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Oskar Skarsaune: From the Jewish Messiah to the Creeds of the Church


Oskar Skarsaune, “From the Jewish Messiah to the Creeds of the Church” Evangelical Review of Theology, Vol. 32, No. 3 (July 2008), pages 224-237.

My interests always peak when encountering a document that traces our Christian faith back to the first century believers, so I was delighted when this article by Oskar Skarsaune, professor of church history at the MF Norwegian School of Theology, Oslo, was brought to my attention.

Skarsaune’s work is a fast-paced, condensed exploration of the Apostle’s and Nicene creeds. It is difficult to tell at first if the professor is caustic or sarcastic, as he clearly takes a dim view of what he refers to as Liberal Protestantism from yesteryear to today’s Jesus Seminar. In all fairness however, it may simply be a matter of style between the Norwegian and English syntax.

Yet his point that since very early on there has been a tendency to seclude Jesus from his Israeli context and Jewish practices is well taken. This view divorces him from being the Messiah of the Hebrews and “converts” him into a Messiah for the Gentiles. That of course, creates a very interesting debate which, in this writer’s opinion, merits further exploration.

The professor challenges what has rightly or wrongly become commonplace: that the creeds have become an outgrowth of a Gentile expression of faith and are distant from any Jewish origins. Most of modern Christianity supports this position, but so does most of Judaism, only too happy to divorce Jesus from any hint of Jewishness and certainly separated from the notion that He is the long-awaited Messiah of Israel.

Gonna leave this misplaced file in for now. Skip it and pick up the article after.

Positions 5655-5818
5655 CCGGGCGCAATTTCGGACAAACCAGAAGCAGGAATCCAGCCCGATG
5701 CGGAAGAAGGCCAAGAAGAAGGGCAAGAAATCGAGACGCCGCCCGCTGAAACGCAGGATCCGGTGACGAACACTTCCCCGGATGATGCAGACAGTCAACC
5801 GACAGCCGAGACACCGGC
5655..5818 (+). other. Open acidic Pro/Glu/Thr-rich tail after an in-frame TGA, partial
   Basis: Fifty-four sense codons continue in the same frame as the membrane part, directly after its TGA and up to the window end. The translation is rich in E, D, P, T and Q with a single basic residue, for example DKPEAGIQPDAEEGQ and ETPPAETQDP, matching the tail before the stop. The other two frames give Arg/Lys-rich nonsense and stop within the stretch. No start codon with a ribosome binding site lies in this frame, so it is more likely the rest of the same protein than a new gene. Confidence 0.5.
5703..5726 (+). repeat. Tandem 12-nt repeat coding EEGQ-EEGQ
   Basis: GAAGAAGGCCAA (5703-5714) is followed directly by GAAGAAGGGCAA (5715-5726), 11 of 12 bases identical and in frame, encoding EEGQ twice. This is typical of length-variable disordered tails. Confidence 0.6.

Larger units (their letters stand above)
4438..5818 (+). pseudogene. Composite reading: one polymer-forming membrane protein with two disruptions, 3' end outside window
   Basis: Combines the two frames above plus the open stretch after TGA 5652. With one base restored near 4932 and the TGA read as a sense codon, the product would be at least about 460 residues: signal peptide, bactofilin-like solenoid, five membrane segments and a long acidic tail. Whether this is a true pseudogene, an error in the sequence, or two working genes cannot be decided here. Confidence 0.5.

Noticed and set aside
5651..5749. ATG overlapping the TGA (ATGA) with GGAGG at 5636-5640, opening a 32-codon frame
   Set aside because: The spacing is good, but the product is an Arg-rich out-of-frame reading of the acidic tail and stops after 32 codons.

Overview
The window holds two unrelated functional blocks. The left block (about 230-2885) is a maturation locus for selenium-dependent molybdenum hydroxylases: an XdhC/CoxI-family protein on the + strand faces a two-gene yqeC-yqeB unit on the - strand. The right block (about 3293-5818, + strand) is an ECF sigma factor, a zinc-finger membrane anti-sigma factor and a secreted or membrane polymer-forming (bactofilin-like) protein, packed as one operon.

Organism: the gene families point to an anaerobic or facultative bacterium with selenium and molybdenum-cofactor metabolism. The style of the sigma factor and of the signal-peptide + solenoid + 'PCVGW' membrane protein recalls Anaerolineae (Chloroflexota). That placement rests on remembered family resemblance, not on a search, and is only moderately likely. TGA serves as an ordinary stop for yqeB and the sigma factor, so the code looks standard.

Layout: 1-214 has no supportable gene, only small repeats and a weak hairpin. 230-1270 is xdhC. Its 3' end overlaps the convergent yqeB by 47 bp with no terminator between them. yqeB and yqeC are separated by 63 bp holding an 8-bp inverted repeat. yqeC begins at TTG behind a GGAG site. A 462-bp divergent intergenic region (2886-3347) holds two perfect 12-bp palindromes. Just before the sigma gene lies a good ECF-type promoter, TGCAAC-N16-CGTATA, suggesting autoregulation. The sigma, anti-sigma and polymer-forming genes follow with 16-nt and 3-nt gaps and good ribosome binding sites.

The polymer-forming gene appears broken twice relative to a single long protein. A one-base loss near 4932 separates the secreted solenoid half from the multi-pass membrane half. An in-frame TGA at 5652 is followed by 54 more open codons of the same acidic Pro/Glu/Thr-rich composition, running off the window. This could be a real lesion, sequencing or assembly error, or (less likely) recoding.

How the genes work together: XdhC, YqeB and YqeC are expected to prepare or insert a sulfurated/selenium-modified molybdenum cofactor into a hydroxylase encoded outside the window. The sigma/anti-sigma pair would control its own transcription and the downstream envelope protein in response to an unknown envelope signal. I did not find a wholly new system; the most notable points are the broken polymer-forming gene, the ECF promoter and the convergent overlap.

Skarsaune disagrees with both camps, and takes a markedly different approach, exploring Jewish thought in the second temple period—both biblical and apocryphal—to uncover clear lines of evidence linking the creeds with the faith of Israel. Examining the creeds almost line by line, he helps the reader gain a perspective that is surprisingly refreshing, albeit ancient.

His conclusion? The creeds so common and important in many denominations of the Christian faith owe their origins to the ancient faith of Israel.

Reviewed by Kevin M. Williams


The July 2008 issue of Evangelical Review of Theology:  (includes an article by Jim Harries)

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Category: Church History, Fall 2009

About the Author: Kevin M. Williams, Litt.D., H.L.D. has served in Messianic ministries since 1987 and has written numerous articles and been a featured speaker at regional and international conferences on Messianic Judaism.

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